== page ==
50 Days of Demonetisation: East Delhi’s army of tailors hit hard

One Rupee for putting buttons on five pairs of jeans is what contractors paid women and children. But even this paltry source of income has dried up in New Jafrabad, in the national capital

Photo by Sushil Kumar/Hindustan Times via Getty Images
Photo by Sushil Kumar/Hindustan Times via Getty Images
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Abid Shah

Mohammed Shamim, better known as Manager by virtue of his being an all-weather friend and one-point solution for the locality’s poor workers laments, “hundreds of karkhanas (or tailoring yards) in Janata Colony and neighbouring localities like Welcome, Ghonda and Jafrabad have been shut.”

For days scores of idle men, women and children in Janata Mazdoor Colony in north-east Delhi’s New Jafrabad have anxiously been waiting for this day of December 30 because it is the deadline set by Prime Minister Narendra Modi for replacing old currency notes with newly minted money. They hope the New Year will bring an end to their misery.

The locality usually bustles with a large migrant labour force from neighbouring Uttar Pradesh. But since November 8, most of them have had either no work or paid no money. Contractors bringing work for tailoring, stitching and sewing jeans, trousers and jackets to the poor workers, who are mostly Muslims and Dalits have been few in November and even fewer this month.

The locality usually bustles with a large migrant labour force from neighbouring Uttar Pradesh. But since November 8, most of them have had either no work or paid no money. Contractors bringing work for tailoring, stitching and sewing jeans, trousers and jackets to the poor workers, who are mostly Muslims and Dalits have been few in November and even fewer this month.

The garment trade with nearby Gandhinagar Market being its hub has declined sharply in what should have been the peak season. A jeans trouser normally fetching ₹250 is being sold at ₹150 in bulk trade. Workers are fleeing and eateries feeding them are shutting down, leaving little hope for an early end to the crisis brought by “Notebandi.”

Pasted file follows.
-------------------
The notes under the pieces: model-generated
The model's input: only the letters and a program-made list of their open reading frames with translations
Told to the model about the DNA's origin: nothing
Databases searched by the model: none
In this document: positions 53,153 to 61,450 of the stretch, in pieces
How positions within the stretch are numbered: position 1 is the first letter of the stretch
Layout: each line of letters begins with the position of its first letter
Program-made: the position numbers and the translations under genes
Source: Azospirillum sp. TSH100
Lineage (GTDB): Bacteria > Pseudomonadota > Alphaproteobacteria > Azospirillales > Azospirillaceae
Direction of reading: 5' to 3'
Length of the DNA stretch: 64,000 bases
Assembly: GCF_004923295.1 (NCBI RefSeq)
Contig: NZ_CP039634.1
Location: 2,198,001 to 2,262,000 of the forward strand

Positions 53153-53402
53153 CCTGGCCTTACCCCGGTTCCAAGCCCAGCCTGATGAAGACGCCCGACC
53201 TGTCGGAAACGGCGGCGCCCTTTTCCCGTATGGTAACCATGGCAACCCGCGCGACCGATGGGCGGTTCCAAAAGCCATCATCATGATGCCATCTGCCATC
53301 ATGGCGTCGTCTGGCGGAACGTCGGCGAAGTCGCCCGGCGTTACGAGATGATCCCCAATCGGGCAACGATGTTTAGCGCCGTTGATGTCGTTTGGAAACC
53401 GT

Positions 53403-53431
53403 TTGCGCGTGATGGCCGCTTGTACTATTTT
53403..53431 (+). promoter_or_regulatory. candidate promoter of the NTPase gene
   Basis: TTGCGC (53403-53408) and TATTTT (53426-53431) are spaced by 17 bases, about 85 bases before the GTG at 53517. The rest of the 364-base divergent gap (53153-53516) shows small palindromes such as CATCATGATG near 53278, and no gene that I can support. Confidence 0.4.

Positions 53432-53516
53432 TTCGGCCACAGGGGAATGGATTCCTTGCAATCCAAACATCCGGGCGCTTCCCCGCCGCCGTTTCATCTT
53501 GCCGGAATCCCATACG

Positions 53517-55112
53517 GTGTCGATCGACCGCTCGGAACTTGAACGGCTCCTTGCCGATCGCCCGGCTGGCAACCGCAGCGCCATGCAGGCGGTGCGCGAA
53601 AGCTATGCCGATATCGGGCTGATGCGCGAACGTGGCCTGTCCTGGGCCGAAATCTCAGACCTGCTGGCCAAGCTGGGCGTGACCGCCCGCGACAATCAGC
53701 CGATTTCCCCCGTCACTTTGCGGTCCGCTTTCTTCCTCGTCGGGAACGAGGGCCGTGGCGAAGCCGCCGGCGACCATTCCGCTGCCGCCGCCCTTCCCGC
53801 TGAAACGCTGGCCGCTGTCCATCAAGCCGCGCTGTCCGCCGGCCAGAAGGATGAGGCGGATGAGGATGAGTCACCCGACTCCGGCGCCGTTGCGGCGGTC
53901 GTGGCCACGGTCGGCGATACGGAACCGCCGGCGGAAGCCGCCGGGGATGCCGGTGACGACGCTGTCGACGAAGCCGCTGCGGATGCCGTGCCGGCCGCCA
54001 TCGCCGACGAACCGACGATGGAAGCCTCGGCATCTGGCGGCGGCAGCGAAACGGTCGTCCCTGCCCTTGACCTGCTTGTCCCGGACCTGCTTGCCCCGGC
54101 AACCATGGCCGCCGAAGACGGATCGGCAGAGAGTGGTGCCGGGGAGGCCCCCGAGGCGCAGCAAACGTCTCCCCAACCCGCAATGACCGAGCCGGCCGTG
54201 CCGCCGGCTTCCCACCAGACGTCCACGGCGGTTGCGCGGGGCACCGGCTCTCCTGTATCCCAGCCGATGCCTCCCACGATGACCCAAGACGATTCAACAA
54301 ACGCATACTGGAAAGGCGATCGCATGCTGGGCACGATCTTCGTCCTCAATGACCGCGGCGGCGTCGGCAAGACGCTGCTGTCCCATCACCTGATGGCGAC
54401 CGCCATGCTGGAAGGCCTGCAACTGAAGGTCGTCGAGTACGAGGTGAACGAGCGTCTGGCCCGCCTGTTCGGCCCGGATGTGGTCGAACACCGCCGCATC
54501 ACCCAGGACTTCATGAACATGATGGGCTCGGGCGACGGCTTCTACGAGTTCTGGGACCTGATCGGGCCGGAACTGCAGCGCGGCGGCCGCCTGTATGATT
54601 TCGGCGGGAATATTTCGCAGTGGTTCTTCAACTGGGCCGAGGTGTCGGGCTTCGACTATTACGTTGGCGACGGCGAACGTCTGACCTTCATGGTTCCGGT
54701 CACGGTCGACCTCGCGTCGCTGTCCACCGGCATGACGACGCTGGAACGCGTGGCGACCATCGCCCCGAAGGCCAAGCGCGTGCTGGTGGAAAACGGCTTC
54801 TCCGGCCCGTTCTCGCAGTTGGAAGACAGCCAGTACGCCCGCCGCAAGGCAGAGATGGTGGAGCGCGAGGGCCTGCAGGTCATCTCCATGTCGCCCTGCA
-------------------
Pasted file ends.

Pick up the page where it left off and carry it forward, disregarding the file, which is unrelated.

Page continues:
The virtual army of tailors working day and night in Jafrabad area before November 8 brought work to others too. Contractors outsourced tasks like putting buttons and cutting rough edges of freshly tailored jackets and trousers to women and children of the area.

Putting buttons on five pairs of trousers brought ₹1 to them and a similar amount for twice the number of wears for cutting stray threads from rough edges that look freaky but not frayed as they are new. Since volume of work used to be substantial women and children worked overtime to add to the family’s income. Demonetisation has robbed them of this as there is now hardly any work to do.

The garment trade with nearby Gandhinagar Market being its hub has declined sharply in what should have been the peak season. A jeans trouser normally fetching Rs 250 is being sold at Rs 150 in bulk trade. Workers are fleeing and eateries feeding them are shutting down, leaving little hope for an early end to the crisis brought by “Notebandi.”

Strangely or not so strangely, women and children have been hit more badly than men, points out Jitendra Singh who helps his wife in running an informal school for training poor children in Janata Mazdoor Colony for entering formal Government run schools. He says that the number of children turning up at his wife’s learning centre have declined through the days of demonetisation.

Singh adds that about two-third of the inhabitants of the colony don’t have bank accounts. Yet, all of them are now looking to banks to release money not to them but to their contractors who brought work to them for howsoever measly a sum.

Shamim says that often workers joined the long queues at the banks at the behest of contractors with old currency notes as there was no other way for workers to realize the wages for work already done by November 8.

“The wages they received did not last long. And the work was not coming any more. Thus, there have been cases where workers have had to sell valuables like little gold and silver ornaments that their wives had or their other belongings like old bikes to make end meets. After 50 days everyone now is thinking about what happens next,” says Shamim.

Abid Shah is an independent researcher and journalist based in Delhi


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Published: 30 Dec 2016, 12:13 PM